It is. It suggests that activity cycling – continuous starting and stopping – may not be good. But the book isn’t closed on inconsistent activity. We don’t understand a lot about it. We still have to tease out the different ways you can have inconsistent activity – comparing starting out low and ending strong, and starting out strong and ending low.

Hopefully people will take home from this that it’s never too late to start, and that it’s more important for you to start something you can keep up, rather than shoot for some lofty goal that you can’t maintain.

It is New Year’s time, so a lot of goal setting will be happening.
I would just like for people to be as encouraged and realistic as possible. It’s more about small changes than big dramatic changes, and incorporating physical activity into your everyday life.

What were some of the challenges in keeping up with the same subjects over 20 years?
When you have a study that starts off with participants who are so young and in a period of change in their lives, there’s a lot of movement. There’s lost follow-up because people go away to college, or join the military, or their family moves. So trying to keep track of who originated from where and where they [are presently] is a big thing.

But CARDIA did a great job of keeping track of people, and one way they did this was by sending a birthday card every year. It was a way to re-engage people, let them know that we cared about them, and let them know that we’re still here. It really engendered good will, so people wanted to come back (for follow-ups).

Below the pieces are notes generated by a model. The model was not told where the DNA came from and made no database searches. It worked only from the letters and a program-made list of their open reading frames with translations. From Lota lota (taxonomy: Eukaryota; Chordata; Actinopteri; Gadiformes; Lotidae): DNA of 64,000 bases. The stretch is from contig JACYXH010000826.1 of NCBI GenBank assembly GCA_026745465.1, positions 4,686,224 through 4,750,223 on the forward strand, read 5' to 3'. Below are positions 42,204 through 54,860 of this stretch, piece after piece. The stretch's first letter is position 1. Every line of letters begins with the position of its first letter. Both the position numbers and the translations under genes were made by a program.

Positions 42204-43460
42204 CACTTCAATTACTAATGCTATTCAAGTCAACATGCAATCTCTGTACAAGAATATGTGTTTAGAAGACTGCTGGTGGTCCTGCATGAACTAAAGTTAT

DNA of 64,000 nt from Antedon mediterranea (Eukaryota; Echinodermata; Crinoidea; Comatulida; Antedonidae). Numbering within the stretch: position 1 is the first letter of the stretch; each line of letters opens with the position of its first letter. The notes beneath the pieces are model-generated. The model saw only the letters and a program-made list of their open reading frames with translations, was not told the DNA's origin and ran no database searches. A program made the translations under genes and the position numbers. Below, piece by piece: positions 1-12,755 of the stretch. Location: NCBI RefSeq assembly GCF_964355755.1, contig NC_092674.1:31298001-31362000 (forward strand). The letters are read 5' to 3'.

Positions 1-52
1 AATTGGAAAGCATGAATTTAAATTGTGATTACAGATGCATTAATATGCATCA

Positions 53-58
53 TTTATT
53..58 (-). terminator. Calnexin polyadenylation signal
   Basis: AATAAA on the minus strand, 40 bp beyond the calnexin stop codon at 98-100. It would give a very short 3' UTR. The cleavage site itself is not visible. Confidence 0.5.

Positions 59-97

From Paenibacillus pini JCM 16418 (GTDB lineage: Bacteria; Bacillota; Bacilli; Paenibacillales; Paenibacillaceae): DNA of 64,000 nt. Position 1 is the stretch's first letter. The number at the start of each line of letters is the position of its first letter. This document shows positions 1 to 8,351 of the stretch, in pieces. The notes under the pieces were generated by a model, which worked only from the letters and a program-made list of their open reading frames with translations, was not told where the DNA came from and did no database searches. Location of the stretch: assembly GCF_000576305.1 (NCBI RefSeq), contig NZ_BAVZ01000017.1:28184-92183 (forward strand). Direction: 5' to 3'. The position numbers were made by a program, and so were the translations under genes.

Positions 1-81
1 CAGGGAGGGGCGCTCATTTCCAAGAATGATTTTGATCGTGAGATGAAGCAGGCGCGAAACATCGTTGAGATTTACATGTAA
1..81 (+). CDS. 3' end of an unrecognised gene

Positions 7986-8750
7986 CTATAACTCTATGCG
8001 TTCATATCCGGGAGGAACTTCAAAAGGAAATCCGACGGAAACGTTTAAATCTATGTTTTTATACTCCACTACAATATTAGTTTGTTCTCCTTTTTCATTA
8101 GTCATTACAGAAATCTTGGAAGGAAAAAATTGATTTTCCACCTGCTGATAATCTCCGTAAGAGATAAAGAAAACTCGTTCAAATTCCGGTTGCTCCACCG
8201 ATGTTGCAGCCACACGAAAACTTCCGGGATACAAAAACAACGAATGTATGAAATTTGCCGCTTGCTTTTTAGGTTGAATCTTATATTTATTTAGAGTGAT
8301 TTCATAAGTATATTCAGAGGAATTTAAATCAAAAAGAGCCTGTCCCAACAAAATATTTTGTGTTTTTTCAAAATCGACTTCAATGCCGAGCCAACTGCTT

Also, people who participate in these studies, by and large, want to help. They’re invested in it. We did lose around 30% [of our subjects], but a retention rate of 70% over a twenty-year period is a great statistic.

These findings are just one part of the larger Coronary Artery Risk Development in Young Adults (CARDIA) Study, funded by the National Institutes of Health. What work is left to be done?
This is really the best time for CARDIA, because this year we’re finishing up the year 25 examinations, so we’ll have five more years of data. Now that [our subjects] are in middle age, they’re developing a lot of the cardiovascular complications, and the whole purpose of the study is to look at how different risk factors evolve. So now we can actually see associations that we couldn’t see before. CARDIA lets us go back to the very beginning, and see how things change over time, and how heart disease develops.